There are many reasons to believe that the universe is full of "dark matter", matter that influences the evolution of the universe gravitationally, but is not seen directly in our present observations.

FIGURE: Superposed on an optical picture of a group of galaxies is an X-ray image taken by ROSAT. The image shows hot gas (which produces X-rays) highlighted in false red color (Ref). The presence of this confined gas indicates that the gravity in groups and clusters of galaxies is larger than that expected from the matter that we can observe in those galaxies.

The adjacent image exhibits one recent piece of evidence for undetected matter: the hot gas seen in the X-ray spectrum would have dispersed if it were held in place only the by gravity of the mass that is producing light in this image (the so-called "luminous mass"). The nature of this dark matter, and the associated "missing mass problem", is one of the fundamental cosmological issues of modern astrophysics.

Hot Dark Matter and Cold Dark Matter

Discussions of dark matter typically consider two extremes Hot dark matter is composed of particles that have zero or near-zero mass (the neutrinos are a prime example). The Special Theory of Relativity requires that massless particles move at the speed of light and that nearly massless particles move at nearly the speed of light. Thus, such very low mass particles must move at very high velocities and thus form (by the kinetic theory of gases) very hot gases.

On the other hand, cold dark matter is composed of objects sufficiently massive that they move at sub-relativistic velocities. They thus form much colder gases. The difference between cold dark matter and hot dark matter is significant in the formation of structure, because the high velocities of hot dark matter cause it to wipe out structure on small scales.

Tutorial on Current Status of Dark Matter

The following is a brief tutorial on this issue (Source):
  1. If inflation is correct the density of the Universe should be exactly the closure density. Luminous stars and galaxies contribute only about 0.5% of the closure density, so 99% of the Universe is in the form of dark matter. We may speculate on what particles could make up this dark matter.

  2. The known neutrinoes have problems as candidates for dark matter because they are relativistic (hot dark matter) and therefore they erase fluctuations on small scales. Thus, relativistic neutrinos could form large structures like superclusters, but would have trouble forming smaller structures like galaxies. These arguments might be at least partially invalidated if one of the types of neutrinos (the tau neutrino is the obvious candidate) is considerably more massive than the electron or muon neutrino.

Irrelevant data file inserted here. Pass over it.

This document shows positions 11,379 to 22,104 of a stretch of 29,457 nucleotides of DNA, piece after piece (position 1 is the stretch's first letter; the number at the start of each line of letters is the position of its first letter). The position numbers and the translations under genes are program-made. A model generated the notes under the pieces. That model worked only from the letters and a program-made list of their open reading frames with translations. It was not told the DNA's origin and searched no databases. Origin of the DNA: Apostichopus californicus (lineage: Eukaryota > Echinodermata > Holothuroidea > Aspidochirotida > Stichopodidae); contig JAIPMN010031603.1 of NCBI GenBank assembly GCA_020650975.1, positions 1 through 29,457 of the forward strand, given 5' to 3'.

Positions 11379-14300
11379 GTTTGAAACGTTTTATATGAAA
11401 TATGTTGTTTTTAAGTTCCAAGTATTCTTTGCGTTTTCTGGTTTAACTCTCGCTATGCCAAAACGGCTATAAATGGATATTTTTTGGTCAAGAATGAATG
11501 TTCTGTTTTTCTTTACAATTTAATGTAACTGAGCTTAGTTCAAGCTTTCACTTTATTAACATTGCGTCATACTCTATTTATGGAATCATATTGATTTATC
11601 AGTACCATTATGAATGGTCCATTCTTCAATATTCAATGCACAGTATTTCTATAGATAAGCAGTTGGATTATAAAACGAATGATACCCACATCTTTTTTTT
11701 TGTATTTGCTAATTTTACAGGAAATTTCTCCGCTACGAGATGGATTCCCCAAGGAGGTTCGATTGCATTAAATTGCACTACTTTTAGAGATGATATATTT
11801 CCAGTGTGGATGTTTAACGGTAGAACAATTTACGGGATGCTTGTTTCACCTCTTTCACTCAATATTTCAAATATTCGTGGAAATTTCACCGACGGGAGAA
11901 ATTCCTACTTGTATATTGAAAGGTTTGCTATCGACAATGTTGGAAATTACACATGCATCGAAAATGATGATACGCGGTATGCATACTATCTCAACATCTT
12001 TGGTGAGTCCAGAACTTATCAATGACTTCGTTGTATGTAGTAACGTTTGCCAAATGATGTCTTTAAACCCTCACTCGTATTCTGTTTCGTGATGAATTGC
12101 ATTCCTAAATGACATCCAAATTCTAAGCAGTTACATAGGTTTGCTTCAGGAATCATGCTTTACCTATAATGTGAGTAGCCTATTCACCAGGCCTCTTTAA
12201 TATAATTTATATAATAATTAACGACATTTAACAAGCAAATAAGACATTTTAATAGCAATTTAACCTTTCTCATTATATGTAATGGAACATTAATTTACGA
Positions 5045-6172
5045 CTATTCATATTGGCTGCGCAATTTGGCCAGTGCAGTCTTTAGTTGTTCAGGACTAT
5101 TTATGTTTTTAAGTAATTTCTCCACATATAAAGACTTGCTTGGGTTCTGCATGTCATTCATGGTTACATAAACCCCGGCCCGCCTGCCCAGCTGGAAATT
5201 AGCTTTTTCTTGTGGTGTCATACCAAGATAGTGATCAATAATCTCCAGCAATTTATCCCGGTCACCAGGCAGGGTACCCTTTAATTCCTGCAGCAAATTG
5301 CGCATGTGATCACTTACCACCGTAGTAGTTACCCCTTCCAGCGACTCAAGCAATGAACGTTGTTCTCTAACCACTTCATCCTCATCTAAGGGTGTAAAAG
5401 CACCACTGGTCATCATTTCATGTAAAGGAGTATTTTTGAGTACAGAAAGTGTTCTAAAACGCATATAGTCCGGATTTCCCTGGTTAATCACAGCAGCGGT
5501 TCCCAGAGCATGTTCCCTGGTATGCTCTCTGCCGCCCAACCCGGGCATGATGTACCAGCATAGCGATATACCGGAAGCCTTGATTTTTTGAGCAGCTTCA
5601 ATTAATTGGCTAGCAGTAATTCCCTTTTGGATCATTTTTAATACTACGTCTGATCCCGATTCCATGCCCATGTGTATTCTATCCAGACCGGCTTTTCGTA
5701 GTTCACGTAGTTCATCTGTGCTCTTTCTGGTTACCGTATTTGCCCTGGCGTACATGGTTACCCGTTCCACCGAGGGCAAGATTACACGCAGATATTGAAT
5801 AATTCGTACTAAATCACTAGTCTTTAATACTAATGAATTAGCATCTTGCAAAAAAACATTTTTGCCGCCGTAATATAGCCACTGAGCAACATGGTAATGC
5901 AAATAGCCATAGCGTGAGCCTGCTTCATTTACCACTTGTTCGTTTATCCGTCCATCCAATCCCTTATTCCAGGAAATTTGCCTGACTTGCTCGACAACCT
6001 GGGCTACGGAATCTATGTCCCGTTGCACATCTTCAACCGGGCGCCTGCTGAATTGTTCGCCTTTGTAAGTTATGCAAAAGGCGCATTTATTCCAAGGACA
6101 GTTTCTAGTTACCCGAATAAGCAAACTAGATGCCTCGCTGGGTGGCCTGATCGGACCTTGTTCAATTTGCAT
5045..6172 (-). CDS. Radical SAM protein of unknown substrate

3. On smaller scales such as galaxies and clusters of galaxies, dynamical estimates of the mass based on rotation curves or velocity dispersions of galaxies indicate that 90% (not 99%) of the total mass is not seen ("sub-luminous"). This implies that the mass density of the Universe is 10% of the closure density. In this case, the sub-luminous mass could be normal (baryonic) and be locked up in stellar remnants (white dwarfs, neutron stars, black holes) or just in very dim stars called "Brown Dwarfs". There is recent evidence for possible observation of one of these very dim Brown Dwarfs.

  4. Although inflation demands that the Universe have a density equal to its critical density (and inflation is necessary to solve certain problems of the standard big bang model like the horizon problem) there has never been any observational evidence to support this high of mass density. Most dynamical studies suggest values of 10-20% of closure density. These studies are based on large scale deviations from Hubble expansion velocities (peculiar velocities).

  5. Large scale structure (e.g. the distribution of galaxies) is very hard to understand, particularly in light of the relatively smooth microwave background as measured by the COBE satellite. One way to accomodate this is to go to a mixed dark matter model in which you have some hot dark matter (for the large scale) and some cold dark matter to act as a seed for galaxy formation. None of those models, however, fit the data using the critical density. The best models to date suggest mixed dark matter and an overall cosmological mass density of 20-30% of closure. Hence, to retain inflation, with its inescapable prediction that the Universe must be flat, requires re-invoking Einstein's cosmological constant - meaning the universe has vacuum energy (negative pressure) and is currently accelerating. This makes our cosmology complicated but much data is pointing this way.

  6. Supernova 1987a neutrino time of flight studies as well as the Solar Neutrino experiment are consistent with the neutrino having a mass, but a very small mass, not one that can cosmologically dominate. We cannot currently test for various supersymmetric particles which would only be created at very high energy (e.g. the early universe) - so there remain many viable potential particles that are consistent with the Standard Model of particle physics, that would remain unnoticed in any accelerator experiments.

Searches for Dark Matter Candidates

Here are links to two experimental searches for dark matter candidates that could be made of ordinary matter (what astromomers call baryonic matter): For a more extensive discussion of dark matter, see this reference. These particular searches make use of the principle of gravitational lensing in the theory of General Relativity. Finally, do not confuse the term "dark matter" with the term "antimatter". Here is a discussion of the difference.

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